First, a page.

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Fat Guy

Potato Puree, Mashed Potatoes, Pommes

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Has anyone had success preparing mashed potatos a couple hours in advance and then holding their temperature? If so, what method have you used? I have seen them being held over a bain marie or being kept in a poaching bag in simmering water (they can then be piped from the bag). I haven't tried any of these techniques but was wondering if anyone else has and to what degree of success. Obviously restaurants do this - how do they do it? Any suggestions out there would be very much appreciated.

Is this worthwhile? How is the texture/consitency of potatos that have been holding for a while.

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Hey there canadiancook,

In restaurants what usually happens is that the mash is made beforehand and left to cool.

When a portion is needed, it is either microwaved (in a covered container so you dont develop a skin) or re heated in a saucepan over low heat.

Hope this helps.


How sad; a house full of condiments and no food.

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Has anyone had success preparing mashed potatos a couple hours in advance and then holding their temperature?  If so, what method have you used?  I have seen them being held over a bain marie or being kept in a poaching bag in simmering water (they can then be piped from the bag).  I haven't tried any of these techniques but was wondering if anyone else has and to what degree of success.  Obviously restaurants do this - how do they do it?  Any suggestions out there would be very much appreciated.

Is this worthwhile?  How is the texture/consitency of potatos that have been holding for a while.

It's hard to hold mashed potatoes for more than an hour without an adverse

effect on the taste.The mashed would be the absolutely last thing prepared

before service and I would leave them in the pot they were made in and left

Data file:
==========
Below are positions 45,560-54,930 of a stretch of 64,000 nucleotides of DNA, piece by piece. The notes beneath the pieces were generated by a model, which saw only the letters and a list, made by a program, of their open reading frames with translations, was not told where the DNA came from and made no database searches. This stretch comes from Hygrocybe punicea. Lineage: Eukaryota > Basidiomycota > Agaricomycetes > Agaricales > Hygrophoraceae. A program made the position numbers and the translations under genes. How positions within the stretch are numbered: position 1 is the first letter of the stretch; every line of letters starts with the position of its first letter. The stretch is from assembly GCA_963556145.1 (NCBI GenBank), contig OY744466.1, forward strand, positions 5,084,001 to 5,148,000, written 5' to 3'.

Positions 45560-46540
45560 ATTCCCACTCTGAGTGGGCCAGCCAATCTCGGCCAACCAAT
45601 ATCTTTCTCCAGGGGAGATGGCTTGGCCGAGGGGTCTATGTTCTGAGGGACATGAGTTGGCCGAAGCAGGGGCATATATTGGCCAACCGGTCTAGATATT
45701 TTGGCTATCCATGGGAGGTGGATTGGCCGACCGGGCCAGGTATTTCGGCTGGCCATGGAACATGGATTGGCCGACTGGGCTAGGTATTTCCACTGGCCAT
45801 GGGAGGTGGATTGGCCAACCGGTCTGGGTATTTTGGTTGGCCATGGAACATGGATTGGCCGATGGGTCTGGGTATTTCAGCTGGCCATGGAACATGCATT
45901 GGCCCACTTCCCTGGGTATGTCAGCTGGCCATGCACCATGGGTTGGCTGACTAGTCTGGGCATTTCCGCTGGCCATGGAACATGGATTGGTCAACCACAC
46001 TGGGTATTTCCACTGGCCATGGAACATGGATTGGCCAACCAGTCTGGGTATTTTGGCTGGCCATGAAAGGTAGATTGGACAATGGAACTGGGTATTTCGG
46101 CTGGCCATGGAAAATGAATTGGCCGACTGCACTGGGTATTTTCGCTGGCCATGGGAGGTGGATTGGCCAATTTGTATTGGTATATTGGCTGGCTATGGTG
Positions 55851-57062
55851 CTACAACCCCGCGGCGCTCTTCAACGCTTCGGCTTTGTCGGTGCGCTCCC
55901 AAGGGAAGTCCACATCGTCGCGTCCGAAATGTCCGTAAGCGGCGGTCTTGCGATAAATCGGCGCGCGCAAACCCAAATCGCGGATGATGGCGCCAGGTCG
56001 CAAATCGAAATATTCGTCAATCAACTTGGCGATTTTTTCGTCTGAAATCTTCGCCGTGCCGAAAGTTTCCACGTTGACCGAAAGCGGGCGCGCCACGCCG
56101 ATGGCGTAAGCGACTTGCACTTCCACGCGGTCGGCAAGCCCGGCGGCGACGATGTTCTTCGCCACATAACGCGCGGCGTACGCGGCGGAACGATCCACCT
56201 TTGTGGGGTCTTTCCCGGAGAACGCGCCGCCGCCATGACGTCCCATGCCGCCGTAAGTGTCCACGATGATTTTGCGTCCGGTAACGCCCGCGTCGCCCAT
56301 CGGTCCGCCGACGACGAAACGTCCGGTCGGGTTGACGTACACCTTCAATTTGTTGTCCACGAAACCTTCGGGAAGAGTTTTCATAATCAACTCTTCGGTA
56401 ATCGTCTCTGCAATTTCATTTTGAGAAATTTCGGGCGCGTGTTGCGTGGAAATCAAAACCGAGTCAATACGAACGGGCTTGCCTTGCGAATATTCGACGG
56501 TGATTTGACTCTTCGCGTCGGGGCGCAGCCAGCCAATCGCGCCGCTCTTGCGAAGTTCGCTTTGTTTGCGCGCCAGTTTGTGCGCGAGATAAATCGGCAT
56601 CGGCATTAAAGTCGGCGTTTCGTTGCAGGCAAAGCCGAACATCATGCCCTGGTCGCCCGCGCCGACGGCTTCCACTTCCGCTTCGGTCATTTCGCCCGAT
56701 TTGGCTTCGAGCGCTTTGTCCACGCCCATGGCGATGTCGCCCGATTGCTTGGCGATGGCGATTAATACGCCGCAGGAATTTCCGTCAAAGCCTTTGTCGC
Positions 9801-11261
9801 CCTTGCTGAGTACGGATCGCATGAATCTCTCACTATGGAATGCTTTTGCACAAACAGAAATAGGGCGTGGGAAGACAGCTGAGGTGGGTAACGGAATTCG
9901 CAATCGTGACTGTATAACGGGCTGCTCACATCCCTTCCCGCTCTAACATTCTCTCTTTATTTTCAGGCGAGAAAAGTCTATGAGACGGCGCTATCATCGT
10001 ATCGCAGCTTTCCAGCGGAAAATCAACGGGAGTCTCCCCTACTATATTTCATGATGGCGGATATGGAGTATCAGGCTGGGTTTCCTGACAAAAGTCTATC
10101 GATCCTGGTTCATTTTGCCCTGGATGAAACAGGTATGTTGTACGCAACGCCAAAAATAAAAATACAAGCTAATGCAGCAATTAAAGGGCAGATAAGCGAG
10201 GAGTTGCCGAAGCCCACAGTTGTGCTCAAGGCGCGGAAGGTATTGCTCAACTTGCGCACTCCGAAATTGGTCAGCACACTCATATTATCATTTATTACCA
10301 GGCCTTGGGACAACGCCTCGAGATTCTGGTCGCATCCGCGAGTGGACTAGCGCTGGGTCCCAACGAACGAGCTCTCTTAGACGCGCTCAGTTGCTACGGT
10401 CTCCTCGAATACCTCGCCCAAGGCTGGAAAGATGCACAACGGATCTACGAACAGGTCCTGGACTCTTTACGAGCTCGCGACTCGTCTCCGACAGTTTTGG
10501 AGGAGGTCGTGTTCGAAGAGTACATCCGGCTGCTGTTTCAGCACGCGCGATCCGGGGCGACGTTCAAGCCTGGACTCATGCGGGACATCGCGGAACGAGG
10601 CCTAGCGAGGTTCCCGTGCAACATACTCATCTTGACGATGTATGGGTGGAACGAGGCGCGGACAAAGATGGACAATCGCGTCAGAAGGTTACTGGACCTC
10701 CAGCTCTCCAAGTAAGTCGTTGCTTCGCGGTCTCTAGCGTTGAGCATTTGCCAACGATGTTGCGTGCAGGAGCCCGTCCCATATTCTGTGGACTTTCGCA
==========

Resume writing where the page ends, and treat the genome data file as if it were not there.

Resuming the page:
in a water bath which worked very well.A second and third batch would be made up during the evening if required.

Reheating mashed would be a last resort,and could probably count on 1 hand the times we did that.But that is a pet peeve of mine.I don't know about anyone else here but I can detect reheated and it's totally unacceptable...for me.But it's seems to be common place everywere...too

bad.

Why would you want to make up the mashed a few hours ahead of time and

then try and hold them for service?

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Okay. Just about every place I worked did the mashed potatoes during prep time. I mean, really! :rolleyes: Cook 'em, run them through the food mill, mix in the butter, cream/sour cream/whatever. Cram them into a bain. Cover them with the wrappers from pounds of butter. Place them on the shelf over the stoves (NOT cooling, but keeping hot). When the order comes in, scoop out what you need into a saute pan, add whatever you add, stir as you heat them. Plate. That's it. Is this the best way to do it? of course not! But then I never worked for Joel Robuchon. Or wherever Oreganought has been. :wink:

I can't imagine doing it this way at home. Why would you want to do them hours ahead????? At work, it would be molto multi pounds of potatoes at one time. At home, how many servings -- and how many potatoes -- do you need to do? Even for a 12-person dinner party, that's still a small enough amount to do à la minute.

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To be honest, it depends.

If the mashers are being used just as a base for something braised meats with a rich jus, prepare before-hand (at prep) and reheat.

If the mashers are a more important element, then right at plating.

Fer bangers'n'mash yeh jus gets em as they be, old son. Wif a blacken' tomater.


"I've caught you Richardson, stuffing spit-backs in your vile maw. 'Let tomorrow's omelets go empty,' is that your fucking attitude?" -E. B. Farnum

"Behold, I teach you the ubermunch. The ubermunch is the meaning of the earth. Let your will say: the ubermunch shall be the meaning of the earth!" -Fritzy N.

"It's okay to like celery more than yogurt, but it's not okay to think that batter is yogurt."

Serving fine and fresh gratuitous comments since Oct 5 2001, 09:53 PM

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I imagine that mashed potatoes with a higher proportion of butter/cream/sour cream/etc would hold up better than leaner incarnations.

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At a place I worked at in Melbourne, we would chop the spuds, boil 'em in batches, and then keep them warm in a just-bubbling pot till needed and mashed, whirled and mixed a'la minute. Is this what you guys meant when you say mashed a'a minute? Far as we were concerned, it was pre-boil, then finish before plating.


"Coffee and cigarettes... the breakfast of champions!"

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thanks for the responses.

I actually worded my question wrong sort of. I don't think I would really want to hold them for as long as two hours...but maybe 20-30 minutes. However, when I do they don't seem to stay warm enough when just left covered in a pot and if I put them over a low flame they tend to dry out.